- Port: 5432
- Maintenance database: postgres
- Username: postgres
- Password: password
Click “Save” and you should be connected. Now you can double-click on “TimescaleDB Local” and you can access your database tables at “/Databases/postgres/Schemas/public/Tables”. Pretty cool, huh? Under the “Tools” menu, click on “Query Tool” and you’re ready to start writing SQL.
You’re now the proud commander of a TimescaleDB database, which is identical to a PostgreSQL database (“The world’s most advanced open source database”, if you believe their marketing), except that it now has special abilities for dealing with high-frequency time series data.
Time series data is a bit different from regular relational data for describing users and things. Time series data can arrive any second, or even multiple times per second, depending on what you’re storing, so the database needs to be able to handle lots of insertions. Some examples are financial data, such as stock market trading prices, or internet of things (IoT) data, usually for monitoring environmental metrics like temperature, pressure, humidity, or anything else you can think of. Usually when you query time series data, you’re interested in the most recent data, and you’re usually filtering on the timestamp column, so that definitely needs to be indexed. TimescaleDB specializes in this sort of thing.
In PGAdmin, if you’re not already there, under the “Tools” menu, click on “Query Tool” and type the following SQL to create two IoT data tables:
CREATE TABLE sensors( id SERIAL PRIMARY KEY, type VARCHAR(50), location VARCHAR(50) ); CREATE TABLE sensor_data ( time TIMESTAMPTZ NOT NULL, sensor_id INTEGER, temperature DOUBLE PRECISION, cpu DOUBLE PRECISION, FOREIGN KEY (sensor_id) REFERENCES sensors (id) );
Now the special part that you can’t do in a regular PostgreSQL database. We’re going to transform the
sensor_data table into a “Hypertable”. Behind the scenes, TimescaleDB is going to partition the data on the time dimension, making it easier to filter, index, and drop old time series data.
If you’ve come to this tutorial to take advantage of TimescaleDB’s unique features, the following is where the magic happens.
Run the following query in PGAdmin to create the hypertable, automatically partitioned on the “time” dimension:
SELECT create_hypertable('sensor_data', 'time');
Now that our specialized time series table has been created, let’s create a special index on the sensor ID, since we’re very likely to filter on both sensor ID and time.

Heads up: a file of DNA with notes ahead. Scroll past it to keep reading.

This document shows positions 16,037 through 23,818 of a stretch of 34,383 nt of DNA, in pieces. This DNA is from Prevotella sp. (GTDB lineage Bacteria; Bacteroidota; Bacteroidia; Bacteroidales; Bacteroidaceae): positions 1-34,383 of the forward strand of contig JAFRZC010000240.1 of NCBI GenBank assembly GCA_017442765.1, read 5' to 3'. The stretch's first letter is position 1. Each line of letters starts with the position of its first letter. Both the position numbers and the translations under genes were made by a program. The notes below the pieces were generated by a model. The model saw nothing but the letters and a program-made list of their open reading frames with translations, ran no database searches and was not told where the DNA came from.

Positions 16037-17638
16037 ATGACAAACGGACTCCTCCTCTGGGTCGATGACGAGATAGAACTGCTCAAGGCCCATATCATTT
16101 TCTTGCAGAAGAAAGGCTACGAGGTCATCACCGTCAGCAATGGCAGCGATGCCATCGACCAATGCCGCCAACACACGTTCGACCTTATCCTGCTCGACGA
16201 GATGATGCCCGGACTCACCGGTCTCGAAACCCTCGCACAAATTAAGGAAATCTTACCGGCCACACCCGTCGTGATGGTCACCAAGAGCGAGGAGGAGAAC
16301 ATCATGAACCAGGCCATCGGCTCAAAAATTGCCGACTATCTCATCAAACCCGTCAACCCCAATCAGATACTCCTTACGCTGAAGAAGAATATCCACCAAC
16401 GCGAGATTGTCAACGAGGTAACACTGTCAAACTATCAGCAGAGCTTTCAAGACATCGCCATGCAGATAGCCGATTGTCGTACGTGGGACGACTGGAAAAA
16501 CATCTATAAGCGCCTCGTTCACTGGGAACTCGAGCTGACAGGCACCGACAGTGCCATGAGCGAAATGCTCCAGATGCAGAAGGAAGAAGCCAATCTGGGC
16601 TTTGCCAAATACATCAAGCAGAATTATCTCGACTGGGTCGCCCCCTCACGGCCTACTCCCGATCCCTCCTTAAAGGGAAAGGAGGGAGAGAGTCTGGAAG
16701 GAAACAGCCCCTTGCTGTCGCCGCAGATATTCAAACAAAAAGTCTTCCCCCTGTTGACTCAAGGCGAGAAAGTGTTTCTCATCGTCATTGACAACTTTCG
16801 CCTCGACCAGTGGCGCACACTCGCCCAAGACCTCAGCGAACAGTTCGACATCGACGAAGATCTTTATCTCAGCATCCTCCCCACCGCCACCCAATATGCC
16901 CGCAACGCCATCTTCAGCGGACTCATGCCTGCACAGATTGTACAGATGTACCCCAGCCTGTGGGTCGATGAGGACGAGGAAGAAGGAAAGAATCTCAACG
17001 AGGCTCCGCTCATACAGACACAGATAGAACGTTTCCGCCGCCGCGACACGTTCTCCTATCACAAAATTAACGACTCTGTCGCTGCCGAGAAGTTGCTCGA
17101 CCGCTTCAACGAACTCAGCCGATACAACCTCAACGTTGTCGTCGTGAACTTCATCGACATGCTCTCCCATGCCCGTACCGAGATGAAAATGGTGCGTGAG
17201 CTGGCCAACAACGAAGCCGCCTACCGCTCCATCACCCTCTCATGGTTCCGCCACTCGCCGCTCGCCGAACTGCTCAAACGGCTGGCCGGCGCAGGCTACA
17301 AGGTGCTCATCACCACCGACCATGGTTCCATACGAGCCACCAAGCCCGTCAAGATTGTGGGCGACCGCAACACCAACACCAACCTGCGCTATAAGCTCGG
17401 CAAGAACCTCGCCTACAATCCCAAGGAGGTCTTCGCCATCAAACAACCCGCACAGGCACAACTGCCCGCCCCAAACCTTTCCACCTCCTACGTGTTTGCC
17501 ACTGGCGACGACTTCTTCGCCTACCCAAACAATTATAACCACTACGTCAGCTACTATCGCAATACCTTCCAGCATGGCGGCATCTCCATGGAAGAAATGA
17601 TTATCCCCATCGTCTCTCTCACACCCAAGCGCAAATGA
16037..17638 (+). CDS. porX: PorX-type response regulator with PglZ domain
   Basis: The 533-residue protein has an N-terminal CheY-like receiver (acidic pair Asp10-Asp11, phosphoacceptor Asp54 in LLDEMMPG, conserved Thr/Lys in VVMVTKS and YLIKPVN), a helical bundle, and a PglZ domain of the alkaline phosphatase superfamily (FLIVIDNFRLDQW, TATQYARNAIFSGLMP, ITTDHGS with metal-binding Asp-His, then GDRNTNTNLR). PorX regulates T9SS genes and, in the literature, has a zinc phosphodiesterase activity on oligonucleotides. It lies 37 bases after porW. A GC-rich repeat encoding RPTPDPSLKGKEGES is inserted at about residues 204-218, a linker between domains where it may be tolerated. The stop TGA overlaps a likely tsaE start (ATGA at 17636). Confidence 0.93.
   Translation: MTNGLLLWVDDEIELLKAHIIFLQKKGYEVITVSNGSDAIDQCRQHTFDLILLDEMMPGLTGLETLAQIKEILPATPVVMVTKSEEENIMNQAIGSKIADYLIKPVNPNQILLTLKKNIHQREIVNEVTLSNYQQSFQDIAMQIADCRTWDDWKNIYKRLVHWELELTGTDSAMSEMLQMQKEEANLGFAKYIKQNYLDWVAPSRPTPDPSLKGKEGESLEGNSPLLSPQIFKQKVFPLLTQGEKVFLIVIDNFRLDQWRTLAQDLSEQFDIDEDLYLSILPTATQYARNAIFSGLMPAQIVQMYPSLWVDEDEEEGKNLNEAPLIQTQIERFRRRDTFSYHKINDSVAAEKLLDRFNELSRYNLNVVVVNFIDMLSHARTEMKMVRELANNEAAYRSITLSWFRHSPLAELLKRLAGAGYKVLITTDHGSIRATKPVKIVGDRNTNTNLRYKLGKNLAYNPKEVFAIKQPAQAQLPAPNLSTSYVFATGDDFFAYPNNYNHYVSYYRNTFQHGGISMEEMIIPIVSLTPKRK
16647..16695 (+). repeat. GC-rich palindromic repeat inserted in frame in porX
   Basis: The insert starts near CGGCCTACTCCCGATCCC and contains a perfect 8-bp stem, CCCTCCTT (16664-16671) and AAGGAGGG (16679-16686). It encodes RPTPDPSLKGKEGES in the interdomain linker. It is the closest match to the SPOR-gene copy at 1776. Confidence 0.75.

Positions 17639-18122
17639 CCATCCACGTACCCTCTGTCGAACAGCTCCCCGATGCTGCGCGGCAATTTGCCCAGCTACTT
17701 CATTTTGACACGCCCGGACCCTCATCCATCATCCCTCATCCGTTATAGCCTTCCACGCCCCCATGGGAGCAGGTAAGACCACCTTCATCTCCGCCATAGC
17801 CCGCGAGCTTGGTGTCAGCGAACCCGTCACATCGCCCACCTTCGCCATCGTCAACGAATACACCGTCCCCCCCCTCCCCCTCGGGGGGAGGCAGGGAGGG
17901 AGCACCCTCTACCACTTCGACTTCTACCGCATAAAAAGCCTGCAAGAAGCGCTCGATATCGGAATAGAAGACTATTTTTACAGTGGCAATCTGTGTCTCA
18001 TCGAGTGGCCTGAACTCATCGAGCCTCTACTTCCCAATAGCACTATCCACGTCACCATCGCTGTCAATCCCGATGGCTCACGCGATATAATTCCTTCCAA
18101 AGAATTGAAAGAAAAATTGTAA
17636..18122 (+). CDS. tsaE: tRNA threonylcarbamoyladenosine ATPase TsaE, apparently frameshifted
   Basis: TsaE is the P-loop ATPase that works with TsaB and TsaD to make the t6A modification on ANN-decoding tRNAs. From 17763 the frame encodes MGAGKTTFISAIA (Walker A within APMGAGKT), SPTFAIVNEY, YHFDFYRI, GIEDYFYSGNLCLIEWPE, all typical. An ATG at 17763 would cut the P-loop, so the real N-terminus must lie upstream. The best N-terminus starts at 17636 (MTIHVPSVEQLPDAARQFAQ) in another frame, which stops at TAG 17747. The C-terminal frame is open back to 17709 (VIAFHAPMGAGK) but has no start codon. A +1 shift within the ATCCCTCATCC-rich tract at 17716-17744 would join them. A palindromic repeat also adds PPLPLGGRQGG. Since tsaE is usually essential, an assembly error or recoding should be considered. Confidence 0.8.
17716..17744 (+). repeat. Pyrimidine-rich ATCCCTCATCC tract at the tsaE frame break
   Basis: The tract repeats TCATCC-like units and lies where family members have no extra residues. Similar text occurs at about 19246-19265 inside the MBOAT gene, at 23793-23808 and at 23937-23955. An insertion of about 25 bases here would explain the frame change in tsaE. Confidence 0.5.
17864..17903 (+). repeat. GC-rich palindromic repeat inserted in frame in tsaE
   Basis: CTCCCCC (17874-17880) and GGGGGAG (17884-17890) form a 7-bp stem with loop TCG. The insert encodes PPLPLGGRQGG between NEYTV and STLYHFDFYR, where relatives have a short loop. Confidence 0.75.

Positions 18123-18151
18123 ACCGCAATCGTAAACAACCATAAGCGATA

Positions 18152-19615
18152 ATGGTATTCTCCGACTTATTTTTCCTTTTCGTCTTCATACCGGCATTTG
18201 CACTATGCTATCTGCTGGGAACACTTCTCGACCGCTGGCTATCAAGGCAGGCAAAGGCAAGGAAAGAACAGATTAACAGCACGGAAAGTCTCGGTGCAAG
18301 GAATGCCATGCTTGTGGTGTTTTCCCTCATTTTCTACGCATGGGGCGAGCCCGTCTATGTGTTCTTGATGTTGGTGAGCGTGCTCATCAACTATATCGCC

create index on sensor_data (sensor_id, time desc);
Let’s now add a few different sensors to the “sensors” table:
INSERT INTO sensors (type, location) VALUES ('a','floor'), ('a', 'ceiling'), ('b','floor'), ('b', 'ceiling');
Now for the fun part–let’s create some simulated time series data:
INSERT INTO sensor_data (time, sensor_id, cpu, temperature) SELECT time, sensor_id, random() AS cpu, random()*100 AS temperature FROM generate_series( now() - interval '31 days', now(), interval '5 minute' ) AS g1(time), generate_series(1,4,1) AS g2(sensor_id);
Run a simple select query to see some of our newly-simulated data:
SELECT * FROM sensor_data WHERE time > (now() - interval '1 day') ORDER BY time;
Here’s another example of selecting the aggregated data (i.e. a 1-hour average, instead of seeing every single data point):
SELECT sensor_id, time_bucket('1 hour', time) AS period, AVG(temperature) AS avg_temp, AVG(cpu) AS avg_cpu FROM sensor_data GROUP BY sensor_id, time_bucket('1 hour', time) ORDER BY sensor_id, time_bucket('1 hour', time);
From the official TimescaleDB tutorial, let’s showcase two more queries. First, instead of a time series history, you might just want the latest data. For that, you can use the “last()” function:
SELECT time_bucket('30 minutes', time) AS period, AVG(temperature) AS avg_temp, last(temperature, time) AS last_temp --the latest value FROM sensor_data GROUP BY period;
And of course, you’ll often want to join the time series data with the metadata (i.e. data about data). In other words, let’s get a location for each sensor, rather than a sensor ID:
SELECT t2.location, --from the second metadata table time_bucket('30 minutes', time) AS period, AVG(temperature) AS avg_temp, last(temperature, time) AS last_temp, AVG(cpu) AS avg_cpu FROM sensor_data t1 INNER JOIN sensors t2 on t1.sensor_id = t2.id GROUP BY period, t2.location;
TimescaleDB has another very useful feature called “continuous aggregates” for continually and efficiently updating aggregated views of our time series data. If you often want to report/chart aggregated data, the following view-creation code is for you:
CREATE VIEW sensor_data_1_hour_view WITH (timescaledb.continuous) AS --TimescaleDB continuous aggregate SELECT sensor_id, time_bucket('01:00:00'::interval, sensor_data.time) AS time, AVG(temperature) AS avg_temp, AVG(cpu) AS avg_cpu FROM sensor_data GROUP BY sensor_id, time_bucket('01:00:00'::interval, sensor_data.time)
That’s it for part 1 of this three-part tutorial on TimescaleDB, Dash, and Flask. Here’s part 2 on integrating Dash and Flask. Part 3 will focus on creating reactive, interactive time series charts in Dash for your single-page application (SPA).